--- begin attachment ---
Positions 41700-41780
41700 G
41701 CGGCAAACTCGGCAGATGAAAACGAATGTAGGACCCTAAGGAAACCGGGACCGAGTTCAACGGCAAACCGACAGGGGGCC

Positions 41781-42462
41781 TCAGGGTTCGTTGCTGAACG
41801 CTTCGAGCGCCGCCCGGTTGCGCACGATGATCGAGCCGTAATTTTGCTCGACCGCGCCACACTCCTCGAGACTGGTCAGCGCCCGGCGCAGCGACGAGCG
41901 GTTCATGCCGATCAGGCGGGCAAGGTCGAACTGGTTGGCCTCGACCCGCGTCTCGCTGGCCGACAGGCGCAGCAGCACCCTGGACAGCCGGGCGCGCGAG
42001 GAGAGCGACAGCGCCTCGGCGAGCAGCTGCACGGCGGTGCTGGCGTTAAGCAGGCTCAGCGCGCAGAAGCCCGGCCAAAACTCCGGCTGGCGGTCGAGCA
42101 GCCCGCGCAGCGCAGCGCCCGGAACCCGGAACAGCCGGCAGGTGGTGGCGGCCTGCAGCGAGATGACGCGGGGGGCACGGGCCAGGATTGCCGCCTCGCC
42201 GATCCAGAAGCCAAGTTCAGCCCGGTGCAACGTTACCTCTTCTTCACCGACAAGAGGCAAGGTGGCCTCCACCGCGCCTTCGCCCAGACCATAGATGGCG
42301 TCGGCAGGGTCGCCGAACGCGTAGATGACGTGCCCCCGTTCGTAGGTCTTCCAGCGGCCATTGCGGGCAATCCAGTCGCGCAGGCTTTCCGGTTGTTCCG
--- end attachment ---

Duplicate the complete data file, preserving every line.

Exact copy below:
Positions 41700-41780
41700 G
41701 CGGCAAACTCGGCAGATGAAAACGAATGTAGGACCCTAAGGAAACCGGGACCGAGTTCAACGGCAAACCGACAGGGGGCC

Positions 41781-42462
41781 TCAGGGTTCGTTGCTGAACG
41801 CTTCGAGCGCCGCCCGGTTGCGCACGATGATCGAGCCGTAATTTTGCTCGACCGCGCCACACTCCTCGAGACTGGTCAGCGCCCGGCGCAGCGACGAGCG
41901 GTTCATGCCGATCAGGCGGGCAAGGTCGAACTGGTTGGCCTCGACCCGCGTCTCGCTGGCCGACAGGCGCAGCAGCACCCTGGACAGCCGGGCGCGCGAG
42001 GAGAGCGACAGCGCCTCGGCGAGCAGCTGCACGGCGGTGCTGGCGTTAAGCAGGCTCAGCGCGCAGAAGCCCGGCCAAAACTCCGGCTGGCGGTCGAGCA
42101 GCCCGCGCAGCGCAGCGCCCGGAACCCGGAACAGCCGGCAGGTGGTGGCGGCCTGCAGCGAGATGACGCGGGGGGCACGGGCCAGGATTGCCGCCTCGCC
42201 GATCCAGAAGCCAAGTTCAGCCCGGTGCAACGTTACCTCTTCTTCACCGACAAGAGGCAAGGTGGCCTCCACCGCGCCTTCGCCCAGACCATAGATGGCG
42301 TCGGCAGGGTCGCCGAACGCGTAGATGACGTGCCCCCGTTCGTAGGTCTTCCAGCGGCCATTGCGGGCAATCCAGTCGCGCAGGCTTTCCGGTTGTTCCG